We're about halfway through the regular season and not much has changed from the beginning of the season on the landscape of the top of the Eastern Conference standings. The Cleveland Cavaliers have been the best team by a comfortable margin (and doing so without All-Star Kyrie Irving for a majority of the season) and the tier below them changing positions on a daily basis.
Because this is the first power rankings of the new year, it's fair to finally ask the question of who poses the biggest threat to the Cavs in the Eastern Conference? Up to four teams have laid their claim over the first 40-plus games of the season, with none of them getting ahead of the rest of the pack and all of them having questions they need answered. Can the Heat figure out how to maximize their offense with the pieces they have? WIll the Hawks be anywhere near their level of play last year? Is Derrick Rose going to show any signs of consistency, or will we consistently see only flashes from him? Can the Raptors defense be good enough to compete with Cleveland
As the playoffs continue to closer and closer after each game, and with the All-Star game slowly creeping up on us, let's take a look at this week's Eastern Conference power rankings and try to answer the question that was posed.
14. Brooklyn Nets
13. Milwaukee Bucks
11. Orlando Magic
5. Miami Heat
As far as talent goes, the Heat might have the second best in the East. Chris Bosh is flying extremely under the the radar and has earned every single ounce of consideration for the All-Star game; Hassan Whiteside, although still trying to figure things out offensively, has become the best shot-blocker in the league; and, despite having a down year by his standards, you can't count out Wade's impact when the playoffs come around. The problem for them, however, is that all of those individual pieces don't necessarily fit. If coach Erik Spoelstra can figure out how to make all those pieces work, it will be one of his finest jobs with the Heat and could make them the biggest challenge for Cleveland come playoff time.
This seems to be a common theme with the Bulls over the last two seasons: just when you think they are the biggest threat to the Cavs in the Eastern Conference, they immediately drop back in the back. Five days ago, Jesus Gomes wrote how the Bulls were finally becoming the Cavs' biggest challenge in the East, and since that article was posted, the Bulls have lost two straight, including one to a Wizards team that has been all sorts of disappointment. Once this team is finally at full strength, they could in fact be the second best team in the East, but for now, they fall behind two other teams.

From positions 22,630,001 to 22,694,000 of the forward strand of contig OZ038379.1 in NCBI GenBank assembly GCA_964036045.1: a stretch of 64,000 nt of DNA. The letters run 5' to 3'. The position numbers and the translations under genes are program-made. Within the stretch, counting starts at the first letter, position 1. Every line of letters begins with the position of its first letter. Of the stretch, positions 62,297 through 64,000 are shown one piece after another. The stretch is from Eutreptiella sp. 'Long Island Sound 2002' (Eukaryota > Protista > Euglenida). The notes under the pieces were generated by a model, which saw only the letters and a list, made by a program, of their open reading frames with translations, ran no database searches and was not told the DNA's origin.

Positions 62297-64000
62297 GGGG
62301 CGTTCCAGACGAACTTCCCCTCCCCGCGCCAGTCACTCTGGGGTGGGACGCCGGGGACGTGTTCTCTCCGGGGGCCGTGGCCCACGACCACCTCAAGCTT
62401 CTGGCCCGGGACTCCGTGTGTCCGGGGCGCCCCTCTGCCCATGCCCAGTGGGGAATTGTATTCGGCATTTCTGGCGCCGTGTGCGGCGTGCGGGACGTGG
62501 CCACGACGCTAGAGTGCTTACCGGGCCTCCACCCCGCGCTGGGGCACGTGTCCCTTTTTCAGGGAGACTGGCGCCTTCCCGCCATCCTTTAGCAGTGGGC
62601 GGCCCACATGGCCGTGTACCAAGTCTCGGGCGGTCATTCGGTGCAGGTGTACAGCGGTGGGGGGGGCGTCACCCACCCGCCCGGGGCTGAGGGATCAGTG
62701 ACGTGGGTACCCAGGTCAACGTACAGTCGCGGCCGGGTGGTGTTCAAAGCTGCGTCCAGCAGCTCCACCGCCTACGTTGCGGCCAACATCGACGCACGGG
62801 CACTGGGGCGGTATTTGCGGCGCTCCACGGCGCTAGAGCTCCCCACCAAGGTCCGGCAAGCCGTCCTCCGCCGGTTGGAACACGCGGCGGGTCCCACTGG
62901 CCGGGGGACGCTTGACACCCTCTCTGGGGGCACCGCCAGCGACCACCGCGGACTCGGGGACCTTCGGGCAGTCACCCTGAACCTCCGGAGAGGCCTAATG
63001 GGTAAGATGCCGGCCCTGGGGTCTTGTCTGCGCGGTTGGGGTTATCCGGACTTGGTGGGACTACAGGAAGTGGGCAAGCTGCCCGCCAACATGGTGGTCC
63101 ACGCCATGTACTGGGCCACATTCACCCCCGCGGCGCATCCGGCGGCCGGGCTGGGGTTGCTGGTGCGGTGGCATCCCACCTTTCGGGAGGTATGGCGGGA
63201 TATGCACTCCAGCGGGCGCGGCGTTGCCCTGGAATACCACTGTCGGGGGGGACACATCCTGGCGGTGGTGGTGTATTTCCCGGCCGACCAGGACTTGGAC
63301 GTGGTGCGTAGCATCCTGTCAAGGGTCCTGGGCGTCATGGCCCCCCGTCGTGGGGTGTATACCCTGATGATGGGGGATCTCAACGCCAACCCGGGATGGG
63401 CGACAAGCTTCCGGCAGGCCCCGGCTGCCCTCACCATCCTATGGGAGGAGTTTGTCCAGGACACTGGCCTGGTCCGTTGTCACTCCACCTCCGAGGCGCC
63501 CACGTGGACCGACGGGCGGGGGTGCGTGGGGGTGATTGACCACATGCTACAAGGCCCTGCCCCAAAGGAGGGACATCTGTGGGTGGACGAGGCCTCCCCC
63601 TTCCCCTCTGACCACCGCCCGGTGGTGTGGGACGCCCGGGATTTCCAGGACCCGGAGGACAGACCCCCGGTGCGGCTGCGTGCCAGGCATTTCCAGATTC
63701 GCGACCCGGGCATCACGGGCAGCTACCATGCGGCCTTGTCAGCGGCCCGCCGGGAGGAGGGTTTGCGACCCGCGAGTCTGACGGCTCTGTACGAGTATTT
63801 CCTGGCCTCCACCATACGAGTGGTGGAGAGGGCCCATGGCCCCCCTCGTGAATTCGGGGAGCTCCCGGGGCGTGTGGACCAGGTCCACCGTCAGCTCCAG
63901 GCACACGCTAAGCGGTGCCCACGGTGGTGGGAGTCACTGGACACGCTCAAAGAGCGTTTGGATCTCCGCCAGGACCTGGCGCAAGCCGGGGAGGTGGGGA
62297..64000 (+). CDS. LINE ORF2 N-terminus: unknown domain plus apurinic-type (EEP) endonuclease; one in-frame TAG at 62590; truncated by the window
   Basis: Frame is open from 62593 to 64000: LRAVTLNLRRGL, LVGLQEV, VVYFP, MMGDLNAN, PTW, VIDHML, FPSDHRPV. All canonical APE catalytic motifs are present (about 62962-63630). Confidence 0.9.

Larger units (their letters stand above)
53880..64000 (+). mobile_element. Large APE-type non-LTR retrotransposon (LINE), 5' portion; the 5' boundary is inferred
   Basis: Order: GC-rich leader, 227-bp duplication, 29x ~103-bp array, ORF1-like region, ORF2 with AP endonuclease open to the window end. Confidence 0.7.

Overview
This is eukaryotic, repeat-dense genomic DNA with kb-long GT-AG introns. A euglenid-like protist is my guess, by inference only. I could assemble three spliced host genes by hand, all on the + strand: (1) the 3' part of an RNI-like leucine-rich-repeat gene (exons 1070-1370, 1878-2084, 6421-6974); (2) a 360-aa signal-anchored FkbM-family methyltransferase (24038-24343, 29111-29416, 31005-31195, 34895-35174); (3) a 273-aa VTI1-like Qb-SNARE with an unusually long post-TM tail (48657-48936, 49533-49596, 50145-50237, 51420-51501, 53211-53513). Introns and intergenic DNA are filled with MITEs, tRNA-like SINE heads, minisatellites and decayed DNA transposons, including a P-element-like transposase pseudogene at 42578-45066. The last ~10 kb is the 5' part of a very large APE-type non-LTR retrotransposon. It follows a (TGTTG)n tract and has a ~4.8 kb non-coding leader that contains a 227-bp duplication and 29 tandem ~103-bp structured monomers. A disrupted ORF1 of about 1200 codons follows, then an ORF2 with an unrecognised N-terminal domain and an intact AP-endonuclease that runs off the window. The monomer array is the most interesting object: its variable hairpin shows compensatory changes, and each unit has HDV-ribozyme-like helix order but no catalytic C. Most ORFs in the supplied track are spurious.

3. Atlanta Hawks
What made the Hawks as good a team as they were last year was their San Antonio Spurs-like ball movement that made them so tough to plan for throughout the regular season and major reason as to why they ended up winning 60 games. Although they've been no where as good as they a year ago (due mostly to regression), they've started to find their rhythm on the offensive end in their last 10 games, where their 108.1 offensive rating in that span ranks sixth best in the league. While Paul Millsap, Jeff Teague and Al Horford have all shown shades of their play last year, if the Hawks want to beat the Cavs, they're gonna need Kyle Korver to break out of a season-long slump.
2. Toronto Raptors
I've never been as high on DeMar DeRozan as most have, and my opinion on him relies heavily on his shot selection. In an era where there is a large emphasis on three-pointers and attacking the rim, DeRozan's game has been somewhat the opposite, using his midrange game -- considered the worst shot analytically and not exactly a strength of his game. This year, however, DeRozan has been more aggressive toward driving to the basket more and the result has been his best year statistically of his career. Combine his play with Kyle Lowry's borderline All-Star level season, the Raptors could pose the biggest challenge for the defending Eastern Conference champions.
1. Cleveland Cavaliers
A couple of weeks ago, I said on our very own podcast that this season has merely been a waiting game. First it was waiting for Kyrie Irving and Iman Shumpert to come back from injury, then once they were healthy it was waiting to see how this team would look at full strength. Now with all of that complete, it's a wait until the playoffs and getting to games that matter. Barring another injury, the Cavs should be able to cruise into the playoffs with home court advantage throughout the first three rounds of the playoffs.